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“Who are we planning to invade?” Nikita Khrushchev asked his defense minister Rodion Malinovsky after inspecting a military base outside of Moscow in September 1964. “Nobody,” the Soviet leader answered his own question, “Yet we have all these weapons, and because of the military exuberant cost people are losing their pants.”

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The following month, on October 13, Khrushchev lost his own pants. Losing support from the army generals, he was ousted from the Kremlin. In Russia military industrial complex always rules–19th century czar Alexander III once warned that “Russia has no other friends but the Army and the Navy.”

Learning from Khrushchev’s fate and following czar Alexander’s maxim, Vladimir Putin knows who to side with in order to stay in power, and who to fight with to keep the stong-man image alive. And Russia loves him for it, creating the whole neo-Greek heroic allegory for his October 7 birthday.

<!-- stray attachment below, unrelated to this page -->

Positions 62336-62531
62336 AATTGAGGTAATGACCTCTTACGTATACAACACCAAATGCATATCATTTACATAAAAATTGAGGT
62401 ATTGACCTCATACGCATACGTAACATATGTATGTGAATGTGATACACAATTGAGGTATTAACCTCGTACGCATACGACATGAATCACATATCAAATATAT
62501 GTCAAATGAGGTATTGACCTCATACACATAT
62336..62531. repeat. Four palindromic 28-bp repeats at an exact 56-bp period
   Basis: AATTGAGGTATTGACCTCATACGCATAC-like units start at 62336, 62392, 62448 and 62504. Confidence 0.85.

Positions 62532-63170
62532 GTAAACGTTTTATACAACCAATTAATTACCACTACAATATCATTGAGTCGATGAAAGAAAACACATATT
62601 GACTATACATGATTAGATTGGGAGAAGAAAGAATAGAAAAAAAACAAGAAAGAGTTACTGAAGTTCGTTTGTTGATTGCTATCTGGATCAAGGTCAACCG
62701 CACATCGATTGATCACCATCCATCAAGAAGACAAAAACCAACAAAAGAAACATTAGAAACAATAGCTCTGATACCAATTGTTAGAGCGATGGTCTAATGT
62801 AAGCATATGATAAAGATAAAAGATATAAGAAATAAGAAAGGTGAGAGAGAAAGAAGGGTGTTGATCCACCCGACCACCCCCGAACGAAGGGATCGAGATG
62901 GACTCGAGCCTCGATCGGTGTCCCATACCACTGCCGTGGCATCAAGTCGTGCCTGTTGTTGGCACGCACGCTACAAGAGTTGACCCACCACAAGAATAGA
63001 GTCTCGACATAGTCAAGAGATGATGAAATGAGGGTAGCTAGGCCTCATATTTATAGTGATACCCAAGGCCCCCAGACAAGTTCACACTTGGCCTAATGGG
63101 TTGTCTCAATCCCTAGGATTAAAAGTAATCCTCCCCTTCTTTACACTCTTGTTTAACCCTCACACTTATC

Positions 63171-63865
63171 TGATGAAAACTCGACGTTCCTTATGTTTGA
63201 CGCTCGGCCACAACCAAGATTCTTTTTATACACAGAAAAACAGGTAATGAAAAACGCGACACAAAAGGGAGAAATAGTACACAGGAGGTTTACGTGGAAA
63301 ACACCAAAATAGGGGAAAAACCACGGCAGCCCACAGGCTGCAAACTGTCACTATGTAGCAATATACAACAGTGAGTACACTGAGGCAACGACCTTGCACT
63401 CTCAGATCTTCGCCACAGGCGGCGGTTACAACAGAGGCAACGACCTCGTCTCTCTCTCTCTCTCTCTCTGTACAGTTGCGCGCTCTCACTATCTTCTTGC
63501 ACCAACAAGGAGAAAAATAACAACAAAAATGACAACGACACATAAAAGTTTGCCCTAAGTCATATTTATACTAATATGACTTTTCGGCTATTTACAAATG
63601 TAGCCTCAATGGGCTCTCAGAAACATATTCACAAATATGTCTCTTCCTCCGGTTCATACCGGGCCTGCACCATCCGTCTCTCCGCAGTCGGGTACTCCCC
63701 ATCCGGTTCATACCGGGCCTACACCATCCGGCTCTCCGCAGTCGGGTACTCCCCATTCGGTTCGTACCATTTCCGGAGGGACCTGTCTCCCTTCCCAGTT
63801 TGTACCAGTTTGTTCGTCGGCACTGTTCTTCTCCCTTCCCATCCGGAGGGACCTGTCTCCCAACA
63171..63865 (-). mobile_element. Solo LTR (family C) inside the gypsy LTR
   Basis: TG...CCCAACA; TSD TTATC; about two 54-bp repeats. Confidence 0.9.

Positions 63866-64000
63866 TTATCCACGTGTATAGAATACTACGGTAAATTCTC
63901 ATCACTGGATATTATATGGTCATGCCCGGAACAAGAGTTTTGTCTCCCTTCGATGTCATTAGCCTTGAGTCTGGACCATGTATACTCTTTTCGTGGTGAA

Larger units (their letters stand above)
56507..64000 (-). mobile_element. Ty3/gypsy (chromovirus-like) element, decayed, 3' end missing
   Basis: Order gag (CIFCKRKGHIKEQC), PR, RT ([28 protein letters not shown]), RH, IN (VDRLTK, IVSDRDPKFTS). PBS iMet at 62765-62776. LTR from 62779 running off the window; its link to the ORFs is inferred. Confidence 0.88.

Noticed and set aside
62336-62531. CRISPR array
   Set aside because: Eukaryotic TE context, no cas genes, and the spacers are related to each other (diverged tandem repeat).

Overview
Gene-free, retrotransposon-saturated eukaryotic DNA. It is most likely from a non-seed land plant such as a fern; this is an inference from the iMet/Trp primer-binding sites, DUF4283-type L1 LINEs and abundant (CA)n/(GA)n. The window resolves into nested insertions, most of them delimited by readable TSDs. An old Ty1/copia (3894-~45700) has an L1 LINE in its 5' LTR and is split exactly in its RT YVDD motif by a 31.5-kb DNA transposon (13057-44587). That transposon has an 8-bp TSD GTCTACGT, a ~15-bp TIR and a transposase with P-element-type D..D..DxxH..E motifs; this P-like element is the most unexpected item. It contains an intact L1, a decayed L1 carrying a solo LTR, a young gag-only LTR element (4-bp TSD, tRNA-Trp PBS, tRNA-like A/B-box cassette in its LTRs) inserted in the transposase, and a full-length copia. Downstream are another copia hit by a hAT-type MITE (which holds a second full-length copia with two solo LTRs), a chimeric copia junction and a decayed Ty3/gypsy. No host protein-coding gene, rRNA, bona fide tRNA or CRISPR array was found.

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Fifty years after Khrushchev’s ousting we continue to excel in the rhetoric of war, and not just the Cold War. All these Khrushchev’s “We will bury you” and some such are now a joke in comparison with Putin’s harking back to the1940s Nazi invasion and Russian patriotic struggle against the menacing West.

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These posters from 1943 read “We will save our lads from the Germans!” and “Soldier of the Red Army, save us!”

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And these are all over Moscow now: soldier, aka little green man, protecting the family (seriously, from who!? Should have been from Putin, really; certainly in Ukraine); and same soldier with the Crimea-like landscape as background.

It has been half a century since Khrushchev’s ousting, and Russia still has not learnt the better way.